News from Bocas - June
Another month passes and we are still exploring this part of Panama with just six more weeks before we head off to the UK for a well overdue visit. Time is just flying by.
June saw us anchoring out amongst the mangrove islands for two or three days at a time and then returning to Bocas town to re-provision and catch up with friends, much as we had done the previous month. This way we at least get a change of scenery, charge the house batteries and see some new parts of the archipelago.
We went to our favourite restaurant 'Rana Azul' a couple of times with various friends and enjoyed very nice food at reasonable prices. It's situated some 12 miles from Bocas town and is pretty much surrounded by jungle. When Maria & Joseph arrived a few years ago they took over the property and reclaimed some of the surrounding jungle. Snake tally during the clearance was 6 Bushmasters and 1 ten foot long Boa Constrictor. Fortunately the locals 'dealt' with these unwanted residents. They only open Friday night and Sunday lunchtime when the customers could be described as 'people growing old disgracefully'.
There was also the Chocolate Farm visit of course and the Birthday celebrations. Quite a full month all in all.
The boat dock with Ajaya anchored in the distance.........with the assembled masses gathered for Sunday lunch with ..............our ladies behaving badly................
Skip eating badly............. Men behaving extremely badly !!!.............
Parrot behaving lewdly - and this is Maria and Joseph, c/w lederhosen - the wonderful hosts at 'Rana Azul' Restaurant
Like many cruising boats we carry far too much 'stuff' with us and the opportunity to sell some of this on to other cruisers came by way of a 'Swap Meet' held at Bocas Marina. Digging our way through various lockers it was amazing what we found we could probably now do without. We grabbed a table at 0800 at the Calypso Cantina in the marina and opened our stall for business. Part of our stock included some 22 pairs of promotional sunglasses as trading items with people we met along the way and these were priced at $1 a pair. (They weren't exactly Polaroids!) A few were sold to cruising friends but the majority were snapped up by the local young black Panamanians who love to look 'cool' and have something their friends don't have. The rest of the morning we saw them walking around the marina with their new 'shades' on. In total we took $88 which wasn't bad really.
A break between customers - we probably spent half our profits buying breakfast and Bloody Marys
'Ribs Night' at the Calypso Cantina saw us enjoying live music from four local cruising musicians. Phil couldn't resist helping out in the drumming department hammering away on a small bongo much to the probable frustration of the musicians. Well it was their fault for handing around the various percussion instruments for customers to play with! It quickly became apparent that drumming was never a latent untapped skill of Ajaya's Skipper. He wasn't much better on the maracas! The evening's 'entertainment' was enhanced by the untimely arrival of a landing craft contracted by the marina to dump several tons of rock into the water behind our table, apparently to form a small breakwater.
Either Phil is off beat or Jim is in the background! The modest audience at Calypso Cantina appreciating the excellent music whilst............
.....a couple of tons of rock arrive to be dropped into the water close-by
In a not so enjoyable moment we had an extremely close encounter with a lightening strike which happened just a couple of days ago. Out in the Crawl Cay area some 8 miles from Bocas town we had anchored for the night. At 0230 there was a tremendous bang from the starboard side of us and immediately our gas alarm went off with a strange smell throughout the boat which may have accounted for the alarm sounding. In the morning having successfully re-set the gas sensor we found that the electronic ignition for the oven/grill was not functioning. Thankfully that's all we've found so far. The strike must have hit the water just a few feet away from the boat and we possibly suffered what is known as a side strike. This is the wet season and with the enormous heat and humidity at this latitude in the northern summer thunderstorms are almost a daily occurrence. Sometimes rolling in during the day but more often in the dark early hours when we are lying in bed we find ourselves counting the seconds between the flash and the bang. It's always a relief to hear those storms moving away from us! The rain they bring with them is often torrential and by putting a towel behind the water fillers on deck we can collect anything up to 80 gallons in one deluge. It's beautiful water as well, nice and soft.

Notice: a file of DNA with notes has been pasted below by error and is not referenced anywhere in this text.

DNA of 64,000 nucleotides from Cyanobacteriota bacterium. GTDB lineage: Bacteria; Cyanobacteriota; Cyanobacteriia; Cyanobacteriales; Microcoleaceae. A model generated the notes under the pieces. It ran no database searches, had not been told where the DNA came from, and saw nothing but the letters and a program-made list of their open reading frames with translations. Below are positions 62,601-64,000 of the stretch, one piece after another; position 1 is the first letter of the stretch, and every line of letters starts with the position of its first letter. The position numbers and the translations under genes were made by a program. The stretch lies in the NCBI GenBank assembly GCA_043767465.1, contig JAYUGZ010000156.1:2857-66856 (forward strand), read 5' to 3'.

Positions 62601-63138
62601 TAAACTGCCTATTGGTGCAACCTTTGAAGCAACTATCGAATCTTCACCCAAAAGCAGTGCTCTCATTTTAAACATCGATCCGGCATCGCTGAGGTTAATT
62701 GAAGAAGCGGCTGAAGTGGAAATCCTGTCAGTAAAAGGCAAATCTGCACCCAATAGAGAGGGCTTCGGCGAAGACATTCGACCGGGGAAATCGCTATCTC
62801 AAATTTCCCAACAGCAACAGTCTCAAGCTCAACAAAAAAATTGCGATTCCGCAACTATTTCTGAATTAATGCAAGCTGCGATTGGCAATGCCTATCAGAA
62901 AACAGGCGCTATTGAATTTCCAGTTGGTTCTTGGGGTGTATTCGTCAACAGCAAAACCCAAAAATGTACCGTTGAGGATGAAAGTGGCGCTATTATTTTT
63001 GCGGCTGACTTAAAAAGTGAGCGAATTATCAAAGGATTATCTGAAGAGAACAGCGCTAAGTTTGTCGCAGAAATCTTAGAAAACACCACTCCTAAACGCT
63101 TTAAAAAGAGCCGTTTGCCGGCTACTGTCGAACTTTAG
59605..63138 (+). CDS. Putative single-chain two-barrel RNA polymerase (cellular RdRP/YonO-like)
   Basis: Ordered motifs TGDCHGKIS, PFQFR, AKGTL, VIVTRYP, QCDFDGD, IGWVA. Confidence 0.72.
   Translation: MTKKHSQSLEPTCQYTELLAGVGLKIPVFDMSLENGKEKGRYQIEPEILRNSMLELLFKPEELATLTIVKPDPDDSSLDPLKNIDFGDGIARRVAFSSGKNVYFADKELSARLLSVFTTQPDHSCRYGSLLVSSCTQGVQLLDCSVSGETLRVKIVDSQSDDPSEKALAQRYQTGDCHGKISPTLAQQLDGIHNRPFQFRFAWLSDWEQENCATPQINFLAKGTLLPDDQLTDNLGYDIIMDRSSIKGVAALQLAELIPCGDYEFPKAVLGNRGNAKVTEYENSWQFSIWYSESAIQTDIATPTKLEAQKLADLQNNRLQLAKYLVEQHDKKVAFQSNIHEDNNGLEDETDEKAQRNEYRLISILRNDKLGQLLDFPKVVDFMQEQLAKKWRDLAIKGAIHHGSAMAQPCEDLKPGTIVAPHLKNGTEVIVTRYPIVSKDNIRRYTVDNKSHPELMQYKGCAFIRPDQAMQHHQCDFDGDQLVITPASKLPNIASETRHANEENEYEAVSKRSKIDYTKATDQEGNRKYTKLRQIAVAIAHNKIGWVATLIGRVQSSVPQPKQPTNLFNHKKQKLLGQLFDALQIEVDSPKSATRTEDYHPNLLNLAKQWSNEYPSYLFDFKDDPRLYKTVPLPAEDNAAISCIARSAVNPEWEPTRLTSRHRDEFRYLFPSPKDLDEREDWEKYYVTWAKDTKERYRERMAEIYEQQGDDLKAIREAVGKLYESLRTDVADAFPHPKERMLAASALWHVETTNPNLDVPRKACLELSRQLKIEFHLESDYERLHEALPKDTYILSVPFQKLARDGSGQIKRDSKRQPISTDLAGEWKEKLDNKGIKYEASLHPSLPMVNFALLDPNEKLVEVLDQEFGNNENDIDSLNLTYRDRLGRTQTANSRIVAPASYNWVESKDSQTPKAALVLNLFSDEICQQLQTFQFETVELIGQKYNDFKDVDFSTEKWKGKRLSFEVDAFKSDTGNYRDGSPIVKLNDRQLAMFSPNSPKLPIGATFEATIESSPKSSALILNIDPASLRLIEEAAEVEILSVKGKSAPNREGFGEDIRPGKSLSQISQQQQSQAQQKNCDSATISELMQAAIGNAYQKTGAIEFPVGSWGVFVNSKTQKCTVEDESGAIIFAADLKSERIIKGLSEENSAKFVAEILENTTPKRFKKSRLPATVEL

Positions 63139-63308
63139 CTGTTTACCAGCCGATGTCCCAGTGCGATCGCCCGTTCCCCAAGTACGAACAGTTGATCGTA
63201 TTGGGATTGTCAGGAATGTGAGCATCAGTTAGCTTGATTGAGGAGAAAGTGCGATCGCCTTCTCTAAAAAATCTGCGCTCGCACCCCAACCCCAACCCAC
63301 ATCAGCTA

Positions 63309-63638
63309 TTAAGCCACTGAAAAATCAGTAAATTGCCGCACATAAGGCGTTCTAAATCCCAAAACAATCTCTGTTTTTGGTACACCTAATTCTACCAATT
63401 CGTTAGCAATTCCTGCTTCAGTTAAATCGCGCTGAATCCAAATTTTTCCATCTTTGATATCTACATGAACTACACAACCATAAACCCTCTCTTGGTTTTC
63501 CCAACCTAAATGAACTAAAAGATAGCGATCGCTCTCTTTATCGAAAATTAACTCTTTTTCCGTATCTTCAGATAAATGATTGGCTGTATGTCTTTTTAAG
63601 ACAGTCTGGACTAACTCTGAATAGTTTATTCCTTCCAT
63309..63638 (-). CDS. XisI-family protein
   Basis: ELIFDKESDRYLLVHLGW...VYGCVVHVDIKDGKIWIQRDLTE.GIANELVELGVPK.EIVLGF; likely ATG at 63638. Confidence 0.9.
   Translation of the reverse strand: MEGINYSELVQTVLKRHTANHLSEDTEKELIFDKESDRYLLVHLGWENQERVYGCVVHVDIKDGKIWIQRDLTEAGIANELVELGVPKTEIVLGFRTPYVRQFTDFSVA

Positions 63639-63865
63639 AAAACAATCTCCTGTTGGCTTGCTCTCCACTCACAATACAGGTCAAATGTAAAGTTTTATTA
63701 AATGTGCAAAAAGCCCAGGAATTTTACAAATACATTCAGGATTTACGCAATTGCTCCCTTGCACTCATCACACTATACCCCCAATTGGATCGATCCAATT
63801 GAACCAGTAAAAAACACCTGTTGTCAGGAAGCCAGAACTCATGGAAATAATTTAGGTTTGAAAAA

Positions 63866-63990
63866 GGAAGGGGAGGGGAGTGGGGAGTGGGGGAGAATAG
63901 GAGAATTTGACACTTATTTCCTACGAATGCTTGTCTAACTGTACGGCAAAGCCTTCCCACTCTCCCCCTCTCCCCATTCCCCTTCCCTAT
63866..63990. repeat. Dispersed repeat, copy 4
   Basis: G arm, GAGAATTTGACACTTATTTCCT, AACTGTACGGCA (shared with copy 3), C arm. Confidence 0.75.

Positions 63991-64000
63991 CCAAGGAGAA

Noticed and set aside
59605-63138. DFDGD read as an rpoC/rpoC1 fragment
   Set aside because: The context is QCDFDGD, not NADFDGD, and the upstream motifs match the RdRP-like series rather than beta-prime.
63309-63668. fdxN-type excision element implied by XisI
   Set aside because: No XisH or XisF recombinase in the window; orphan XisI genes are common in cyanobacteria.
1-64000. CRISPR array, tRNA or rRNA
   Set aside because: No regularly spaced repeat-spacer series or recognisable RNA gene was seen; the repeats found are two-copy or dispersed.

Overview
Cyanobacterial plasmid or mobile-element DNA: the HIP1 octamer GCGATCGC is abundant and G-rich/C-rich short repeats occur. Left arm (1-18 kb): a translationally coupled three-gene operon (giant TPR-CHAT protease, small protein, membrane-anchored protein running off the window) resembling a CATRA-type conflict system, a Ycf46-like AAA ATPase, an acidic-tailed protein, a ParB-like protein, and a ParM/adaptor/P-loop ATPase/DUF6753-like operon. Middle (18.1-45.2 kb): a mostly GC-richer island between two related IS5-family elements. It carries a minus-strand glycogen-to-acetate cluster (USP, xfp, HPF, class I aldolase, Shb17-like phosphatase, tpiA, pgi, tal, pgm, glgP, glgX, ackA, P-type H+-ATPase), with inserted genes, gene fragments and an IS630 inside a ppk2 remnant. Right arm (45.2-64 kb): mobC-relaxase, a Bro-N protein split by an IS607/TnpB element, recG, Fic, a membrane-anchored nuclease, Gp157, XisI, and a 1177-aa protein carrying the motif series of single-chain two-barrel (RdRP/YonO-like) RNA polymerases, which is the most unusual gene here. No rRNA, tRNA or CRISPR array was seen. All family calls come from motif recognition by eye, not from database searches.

Crawl Cay looks very nice in sunshine - but not quite so appealing when the storm clouds gather
Cloud formation is quite spectacular at this time of the year with very active storm cells regularly moving across the area
On a lighter moment we were entertained by some 'pedalmarans' (our made-up name for them) which were being delivered to the Starfish Beach area near-by. They are obviously an acquired skill judging by the difficulty the riders had in retaining their balance. Although a water taxi had recently sped by sending up some wash!
Whoever invented these contraptions had a real sense of humour
Just July to go now and then we take up our slot in the marina to prep the boat for leaving around the middle of August. There is plenty to do so just four more weeks to play at cruising before plugging into the mains and becoming marina bound for two months.
And finally in June...........
R.I.P Lonesome George - the last of his kind in the world. Died at the Darwin Centre, Galapagos Islands 24th June 2012. Age 100 + years. We were privileged to have spent time watching him back in 1996. A grand life.
and a big beast to be throwing over the garden wall Skip!